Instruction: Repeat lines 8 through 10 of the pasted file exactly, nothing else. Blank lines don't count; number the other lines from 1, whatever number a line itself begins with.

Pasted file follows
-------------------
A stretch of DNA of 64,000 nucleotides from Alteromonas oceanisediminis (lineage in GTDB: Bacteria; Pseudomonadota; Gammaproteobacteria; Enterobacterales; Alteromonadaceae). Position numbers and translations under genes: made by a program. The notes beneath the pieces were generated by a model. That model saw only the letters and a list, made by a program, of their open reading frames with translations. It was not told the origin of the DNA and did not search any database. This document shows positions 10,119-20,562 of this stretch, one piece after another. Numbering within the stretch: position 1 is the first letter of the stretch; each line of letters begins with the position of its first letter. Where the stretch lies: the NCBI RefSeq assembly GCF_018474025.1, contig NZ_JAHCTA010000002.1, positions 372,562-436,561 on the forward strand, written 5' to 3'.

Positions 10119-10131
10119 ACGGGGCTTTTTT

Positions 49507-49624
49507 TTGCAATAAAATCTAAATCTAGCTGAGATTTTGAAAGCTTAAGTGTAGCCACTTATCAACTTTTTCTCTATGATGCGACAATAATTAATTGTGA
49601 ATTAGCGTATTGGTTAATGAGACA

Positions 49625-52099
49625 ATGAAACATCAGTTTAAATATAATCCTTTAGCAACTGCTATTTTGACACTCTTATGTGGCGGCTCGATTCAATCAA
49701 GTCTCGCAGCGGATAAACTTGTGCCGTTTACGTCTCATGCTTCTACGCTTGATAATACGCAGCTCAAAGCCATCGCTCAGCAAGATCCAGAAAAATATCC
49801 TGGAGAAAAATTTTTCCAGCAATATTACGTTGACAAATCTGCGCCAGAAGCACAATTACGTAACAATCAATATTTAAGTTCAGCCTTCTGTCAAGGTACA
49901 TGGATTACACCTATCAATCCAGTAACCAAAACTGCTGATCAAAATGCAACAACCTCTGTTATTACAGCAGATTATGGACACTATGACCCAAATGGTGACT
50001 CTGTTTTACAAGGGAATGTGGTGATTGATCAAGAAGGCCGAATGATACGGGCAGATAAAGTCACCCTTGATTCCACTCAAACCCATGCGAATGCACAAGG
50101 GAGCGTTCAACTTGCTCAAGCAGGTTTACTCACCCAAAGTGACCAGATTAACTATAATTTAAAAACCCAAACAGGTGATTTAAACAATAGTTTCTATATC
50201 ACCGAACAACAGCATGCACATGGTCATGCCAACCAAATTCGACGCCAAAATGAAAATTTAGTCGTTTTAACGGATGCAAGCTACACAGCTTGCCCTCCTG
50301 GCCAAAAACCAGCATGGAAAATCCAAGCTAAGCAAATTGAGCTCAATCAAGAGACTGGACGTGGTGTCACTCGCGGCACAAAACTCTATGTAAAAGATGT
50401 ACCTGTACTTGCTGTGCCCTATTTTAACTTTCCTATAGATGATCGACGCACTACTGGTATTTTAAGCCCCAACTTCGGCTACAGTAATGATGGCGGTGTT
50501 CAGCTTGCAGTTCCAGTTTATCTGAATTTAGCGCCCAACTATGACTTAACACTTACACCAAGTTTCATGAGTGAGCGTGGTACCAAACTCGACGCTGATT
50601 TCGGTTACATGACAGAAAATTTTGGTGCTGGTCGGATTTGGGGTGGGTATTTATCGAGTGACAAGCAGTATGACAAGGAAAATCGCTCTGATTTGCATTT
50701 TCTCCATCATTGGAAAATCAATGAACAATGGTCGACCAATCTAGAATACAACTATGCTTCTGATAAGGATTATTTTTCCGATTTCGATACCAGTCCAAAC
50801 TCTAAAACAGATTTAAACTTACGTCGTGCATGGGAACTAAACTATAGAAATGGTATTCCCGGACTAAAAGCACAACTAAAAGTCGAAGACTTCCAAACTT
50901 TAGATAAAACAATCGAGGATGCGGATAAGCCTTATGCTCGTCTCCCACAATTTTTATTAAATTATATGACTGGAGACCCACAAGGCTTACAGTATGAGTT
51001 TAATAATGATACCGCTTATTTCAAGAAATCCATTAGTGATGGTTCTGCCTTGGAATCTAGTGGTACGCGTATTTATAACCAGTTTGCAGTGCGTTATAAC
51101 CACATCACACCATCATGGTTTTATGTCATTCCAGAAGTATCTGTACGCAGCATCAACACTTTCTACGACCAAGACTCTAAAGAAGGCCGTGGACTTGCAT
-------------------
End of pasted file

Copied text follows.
49625 ATGAAACATCAGTTTAAATATAATCCTTTAGCAACTGCTATTTTGACACTCTTATGTGGCGGCTCGATTCAATCAA
49701 GTCTCGCAGCGGATAAACTTGTGCCGTTTACGTCTCATGCTTCTACGCTTGATAATACGCAGCTCAAAGCCATCGCTCAGCAAGATCCAGAAAAATATCC
49801 TGGAGAAAAATTTTTCCAGCAATATTACGTTGACAAATCTGCGCCAGAAGCACAATTACGTAACAATCAATATTTAAGTTCAGCCTTCTGTCAAGGTACA